Drug Overdoses Higher Than Ever In U.S. History, Outpacing COVID-19 Deaths In Some Cities

OPINION | This article contains political commentary which reflects the author's opinion.

Actions have consequences, despite the most fervent desires of most radical progressives. Well, along with rampant bankruptcy and foreclosure, a major consequence of the COVID lockdowns is surging drug overdose numbers, outpacing even COVID-19 deaths in some cities. In fact, the actions taken during the COVID pandemic have led to “more overdoses in a 12-month period than at any point in US history,” experts say.  The Daily Caller reports that the country recorded “over 81,000 drug overdose deaths in a 12-month stretch, the worst year-long total reported in American history.”

According to a CDC report cited in the article, experts partially attribute the increased overdose total to disruptions of in-person drug treatment and recovery services.

“Americans who suffered from drug use were also increasingly likely to use drugs alone once they entered quarantine and were kept away from others, upping the risk that an overdose would prove fatal since nobody was available to contact already-burdened emergency services, the CDC report outlines.”

Back in September, The Wall Street Journal reported that individuals who were battling opioid addiction were experiencing increased stress due to the isolation resulting from the pandemic, as well as rampant unemployment, bankruptcy, and deaths of loved ones. According to data from the Overdose Detection Mapping Application Program, suspected overdoses rose about 18% in March following state mandated lockdowns as compared to pre-pandemic numbers. The Wall Street Journal further explained that 21 of the country’s 50 largest counties have reported increased overdoses during the pandemic, including counties in Nevada, California, Ohio, Indiana, Minnesota, and Michigan.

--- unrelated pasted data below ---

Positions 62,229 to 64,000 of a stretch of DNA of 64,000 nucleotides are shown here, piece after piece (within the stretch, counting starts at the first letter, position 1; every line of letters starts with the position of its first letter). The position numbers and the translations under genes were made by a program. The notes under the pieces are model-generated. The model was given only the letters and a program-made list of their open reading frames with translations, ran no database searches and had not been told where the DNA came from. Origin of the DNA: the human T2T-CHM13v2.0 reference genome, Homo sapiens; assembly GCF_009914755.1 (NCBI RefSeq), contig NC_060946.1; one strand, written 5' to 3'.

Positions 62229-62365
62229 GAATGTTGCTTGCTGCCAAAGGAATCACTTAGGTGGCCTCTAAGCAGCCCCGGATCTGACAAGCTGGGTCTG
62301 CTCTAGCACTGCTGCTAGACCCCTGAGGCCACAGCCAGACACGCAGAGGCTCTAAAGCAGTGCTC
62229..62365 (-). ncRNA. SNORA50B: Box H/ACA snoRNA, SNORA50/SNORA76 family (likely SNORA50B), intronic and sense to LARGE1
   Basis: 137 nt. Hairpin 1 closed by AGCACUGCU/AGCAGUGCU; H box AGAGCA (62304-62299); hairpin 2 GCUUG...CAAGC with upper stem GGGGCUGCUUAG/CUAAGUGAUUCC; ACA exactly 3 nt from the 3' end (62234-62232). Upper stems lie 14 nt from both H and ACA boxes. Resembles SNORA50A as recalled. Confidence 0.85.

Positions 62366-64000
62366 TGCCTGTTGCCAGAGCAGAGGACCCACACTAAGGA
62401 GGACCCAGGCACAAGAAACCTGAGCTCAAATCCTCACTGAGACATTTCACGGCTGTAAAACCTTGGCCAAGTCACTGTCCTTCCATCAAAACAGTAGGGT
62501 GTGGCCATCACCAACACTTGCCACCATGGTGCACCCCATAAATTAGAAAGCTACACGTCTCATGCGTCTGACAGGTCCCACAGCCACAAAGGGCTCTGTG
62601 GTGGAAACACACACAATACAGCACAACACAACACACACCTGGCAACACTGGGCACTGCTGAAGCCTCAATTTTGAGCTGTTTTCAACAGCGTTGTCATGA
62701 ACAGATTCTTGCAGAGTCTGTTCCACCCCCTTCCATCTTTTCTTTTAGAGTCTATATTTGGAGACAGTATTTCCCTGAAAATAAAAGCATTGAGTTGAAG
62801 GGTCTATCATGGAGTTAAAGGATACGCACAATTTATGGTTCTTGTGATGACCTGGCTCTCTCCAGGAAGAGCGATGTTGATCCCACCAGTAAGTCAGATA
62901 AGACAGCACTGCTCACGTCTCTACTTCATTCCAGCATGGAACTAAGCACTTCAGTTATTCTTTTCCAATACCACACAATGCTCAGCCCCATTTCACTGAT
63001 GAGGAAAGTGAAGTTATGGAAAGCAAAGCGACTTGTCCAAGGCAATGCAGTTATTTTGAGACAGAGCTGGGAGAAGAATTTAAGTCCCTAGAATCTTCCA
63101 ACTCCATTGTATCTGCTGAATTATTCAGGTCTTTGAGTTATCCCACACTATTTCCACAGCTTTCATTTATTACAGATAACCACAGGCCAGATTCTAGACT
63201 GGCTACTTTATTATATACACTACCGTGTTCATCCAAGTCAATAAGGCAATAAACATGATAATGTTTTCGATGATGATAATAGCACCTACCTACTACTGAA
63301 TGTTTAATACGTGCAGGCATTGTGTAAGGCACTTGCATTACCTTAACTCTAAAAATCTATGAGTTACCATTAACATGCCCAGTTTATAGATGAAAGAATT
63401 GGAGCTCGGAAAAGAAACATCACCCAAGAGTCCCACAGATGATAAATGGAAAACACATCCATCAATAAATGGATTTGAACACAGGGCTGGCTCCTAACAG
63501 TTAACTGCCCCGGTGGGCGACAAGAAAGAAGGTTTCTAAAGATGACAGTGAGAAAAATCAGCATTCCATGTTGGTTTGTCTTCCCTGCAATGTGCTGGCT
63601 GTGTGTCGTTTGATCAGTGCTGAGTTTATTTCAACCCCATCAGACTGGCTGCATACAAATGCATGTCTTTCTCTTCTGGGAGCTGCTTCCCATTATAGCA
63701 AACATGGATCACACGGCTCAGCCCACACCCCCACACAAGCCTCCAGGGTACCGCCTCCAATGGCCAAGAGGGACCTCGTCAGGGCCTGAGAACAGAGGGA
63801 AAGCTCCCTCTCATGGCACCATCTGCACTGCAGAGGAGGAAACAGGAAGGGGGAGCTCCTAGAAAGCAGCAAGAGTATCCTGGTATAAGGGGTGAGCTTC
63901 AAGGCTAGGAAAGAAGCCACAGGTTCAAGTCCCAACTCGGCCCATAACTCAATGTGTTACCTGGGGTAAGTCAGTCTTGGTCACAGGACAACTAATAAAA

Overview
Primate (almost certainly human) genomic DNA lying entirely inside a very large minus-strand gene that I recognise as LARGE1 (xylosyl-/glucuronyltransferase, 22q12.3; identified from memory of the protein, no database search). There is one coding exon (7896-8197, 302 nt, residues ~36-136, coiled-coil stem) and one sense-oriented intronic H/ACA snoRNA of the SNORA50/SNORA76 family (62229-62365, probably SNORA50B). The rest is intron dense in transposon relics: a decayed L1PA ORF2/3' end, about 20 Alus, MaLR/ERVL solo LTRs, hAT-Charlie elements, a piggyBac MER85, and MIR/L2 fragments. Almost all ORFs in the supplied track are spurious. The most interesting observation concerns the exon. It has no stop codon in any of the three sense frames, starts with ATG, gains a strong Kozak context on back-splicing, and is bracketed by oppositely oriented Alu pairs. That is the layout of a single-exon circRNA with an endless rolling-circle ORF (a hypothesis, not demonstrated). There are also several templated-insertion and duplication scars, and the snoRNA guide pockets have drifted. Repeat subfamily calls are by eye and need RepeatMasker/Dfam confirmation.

A CDC survey revealed that roughly 13% of adult survey participants admitted that they had either started or increased their drug use during the isolation of the pandemic lockdowns.

There are a few counties where this effect is particularly evident. In Los Angeles County, the most populous in the country, overdoses rose 48% in the first 6 weeks of the pandemic, compared with the same timeframe the previous year. The Wall Street Journal quoted Gary Tsai, the LA County health department interim director of substance abuse prevention and control saying, “They’re indoors, they’re stressed, maybe they lost a job or a family member.” And Franklin County, Ohio surpassed the 2019 total number of overdoses way back in August.

The Hill reported that

“fatalities in San Francisco this year outnumbered COVID-19 deaths by a 3 to 1 margin.”

And The AP reported that

“A record 621 people died of a drug overdose in San Francisco so far this year, a staggering number that far outpaces the 173 deaths from COVID-19 the city has seen thus far.”

That number would be significantly greater, as well, if not for the nearly 3,000 times that Narcan was administered in lifesaving fashion.

I feel like someone recently said something like, “The cure can’t be worse than the disease itself,” talking about lockdowns and closures.

Oh yeah, it was President Donald Trump, who literally said, “We cannot let the cure be worse than the problem itself.”

And gee whiz, that was all the way back in March, before all the bankruptcies, foreclosures, and drug overdoses. It’s almost like he knew that widespread lockdowns and closures would not be the most effective way to combat the virus while maintaining a robust economy and safeguarding the mental wellness of citizens. I mean, who could have guess that vulnerable addicts, who depend on structure, stability, and support to stay clean, might tend to dangerously relapse if you lock everyone in their homes, take away their jobs, repossess their houses, cancel their activities, and shut down their businesses. Is it reasonable to say that any intelligent person could have foreseen this impact on a vulnerable population? Too bad some leaders didn’t care to acknowledge the negative secondary effects of lockdowns and were apparently willing to sacrifice vulnerable addicts and recovering addicts for political manipulation.

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